Pastel Workshop, Year Two

seneca pastel

On Friday we finished up our yearly pastel drawing workshop lead by one of our assistant teachers David. Last year I had my first brush with color during this workshop when I made a master copy and some figure drawings with pastel pencils. This year as a painting student I forwent the master copy but jumped at the opportunity to use pastel in the life room where color mixing is sticky, stressful business when you’ve only been painting for seven months like I have. In pencil form color is easier because the hardest part is done for you. Pastel pencils organize the color so it stays rich without getting muddy and the value and temperature shifts are clear as day.

This year we had the most beautiful model I’ve ever seen. His name is Seneca and he’s a dancer so he has a wonderful natural presence on the pedestal. He’s graceful and his musculature is gorgeous. He’s also a very kind person. I can’t deny, I’m always grateful for the hard work our models do but it’s especially inspiring when you get to know them. In terms of the pose, I was struck by Seneca’s elegant posture and the curving bow of his torso that extended beautifully all the way up to the crown of his head. We only had a week to draw and color so I spent a day and a half on the drawing alone (always the most important part) and then moved into color. I drew big cropping the torso to the page so that I could experiment with color across larger forms.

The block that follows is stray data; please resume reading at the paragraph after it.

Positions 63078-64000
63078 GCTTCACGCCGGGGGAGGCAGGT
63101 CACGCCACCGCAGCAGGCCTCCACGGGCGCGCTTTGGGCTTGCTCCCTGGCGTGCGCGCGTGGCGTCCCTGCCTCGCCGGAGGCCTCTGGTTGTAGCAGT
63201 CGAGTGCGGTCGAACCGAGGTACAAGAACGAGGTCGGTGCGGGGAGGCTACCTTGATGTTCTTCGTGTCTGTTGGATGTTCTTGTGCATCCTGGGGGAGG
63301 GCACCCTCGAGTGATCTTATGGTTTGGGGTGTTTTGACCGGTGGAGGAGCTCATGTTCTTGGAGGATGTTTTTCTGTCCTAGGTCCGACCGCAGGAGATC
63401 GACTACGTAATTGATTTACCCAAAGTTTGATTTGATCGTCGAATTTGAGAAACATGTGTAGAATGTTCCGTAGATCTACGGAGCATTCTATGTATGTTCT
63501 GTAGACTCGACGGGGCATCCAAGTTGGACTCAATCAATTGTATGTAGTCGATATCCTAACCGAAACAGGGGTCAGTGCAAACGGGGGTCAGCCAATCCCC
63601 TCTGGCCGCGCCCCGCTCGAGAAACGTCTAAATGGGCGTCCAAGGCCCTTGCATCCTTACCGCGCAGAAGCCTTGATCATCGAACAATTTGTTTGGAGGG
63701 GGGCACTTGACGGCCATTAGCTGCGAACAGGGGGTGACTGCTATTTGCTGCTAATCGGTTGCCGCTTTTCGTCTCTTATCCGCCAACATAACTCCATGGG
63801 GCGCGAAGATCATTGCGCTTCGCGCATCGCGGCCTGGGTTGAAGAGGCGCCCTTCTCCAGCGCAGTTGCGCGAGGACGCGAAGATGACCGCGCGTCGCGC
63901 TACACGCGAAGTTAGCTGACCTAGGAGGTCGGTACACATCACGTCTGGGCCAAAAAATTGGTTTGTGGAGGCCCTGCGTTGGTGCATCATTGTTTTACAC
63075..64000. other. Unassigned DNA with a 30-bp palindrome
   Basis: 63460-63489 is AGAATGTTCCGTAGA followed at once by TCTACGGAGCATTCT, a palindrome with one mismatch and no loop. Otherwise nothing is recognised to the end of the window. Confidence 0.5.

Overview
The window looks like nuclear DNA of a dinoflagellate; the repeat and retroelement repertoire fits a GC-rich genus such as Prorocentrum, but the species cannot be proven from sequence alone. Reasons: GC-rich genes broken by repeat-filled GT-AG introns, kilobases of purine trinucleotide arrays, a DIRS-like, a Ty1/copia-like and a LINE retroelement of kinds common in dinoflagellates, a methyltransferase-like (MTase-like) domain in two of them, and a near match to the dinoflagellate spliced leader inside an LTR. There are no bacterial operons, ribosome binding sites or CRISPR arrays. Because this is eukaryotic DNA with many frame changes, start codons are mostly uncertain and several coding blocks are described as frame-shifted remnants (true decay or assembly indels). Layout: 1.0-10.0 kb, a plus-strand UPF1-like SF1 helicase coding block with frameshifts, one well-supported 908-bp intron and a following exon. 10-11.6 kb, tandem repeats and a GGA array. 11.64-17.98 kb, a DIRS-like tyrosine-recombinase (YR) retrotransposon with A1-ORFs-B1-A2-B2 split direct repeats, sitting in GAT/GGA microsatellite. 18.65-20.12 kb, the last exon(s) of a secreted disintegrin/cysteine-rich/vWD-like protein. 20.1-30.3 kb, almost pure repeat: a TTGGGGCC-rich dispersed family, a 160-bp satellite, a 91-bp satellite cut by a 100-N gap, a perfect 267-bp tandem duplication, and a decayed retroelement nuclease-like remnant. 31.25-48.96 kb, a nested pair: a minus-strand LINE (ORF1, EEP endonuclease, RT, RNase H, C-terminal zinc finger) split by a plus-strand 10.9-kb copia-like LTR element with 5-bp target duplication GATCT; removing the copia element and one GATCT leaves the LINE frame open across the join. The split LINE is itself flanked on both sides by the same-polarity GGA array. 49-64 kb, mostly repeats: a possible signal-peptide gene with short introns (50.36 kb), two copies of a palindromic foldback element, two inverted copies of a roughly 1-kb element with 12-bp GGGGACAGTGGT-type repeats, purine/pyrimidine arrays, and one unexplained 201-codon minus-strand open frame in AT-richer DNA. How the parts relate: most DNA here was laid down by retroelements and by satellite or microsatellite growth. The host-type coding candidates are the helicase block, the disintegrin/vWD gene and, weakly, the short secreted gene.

I knew I wouldn’t finish the drawing so I focused on the main area of interest. I like the unfinished quality of the drawing and I tend to like that in paintings as well but I hardly ever use that technique — leaving some of the drawing showing. As I become a more confident draftsperson I have begun to relax about making everything tidy and now relish the organic marks on the page. In painting they call it a “painterly” style. The opposite of a painterly style might be a “tight” style. In artwork I admire both but I tend toward tightness as a student. Juliette’s works, for example, are often painterly. It looks like raw talent but it’s actually quite masterful.

I have so many new projects to share but they are each on the brink of a finish and not quite photo ready. This is what happens when a show is a month away. There are piles of work with each piece begging for just another four hours. More soon!

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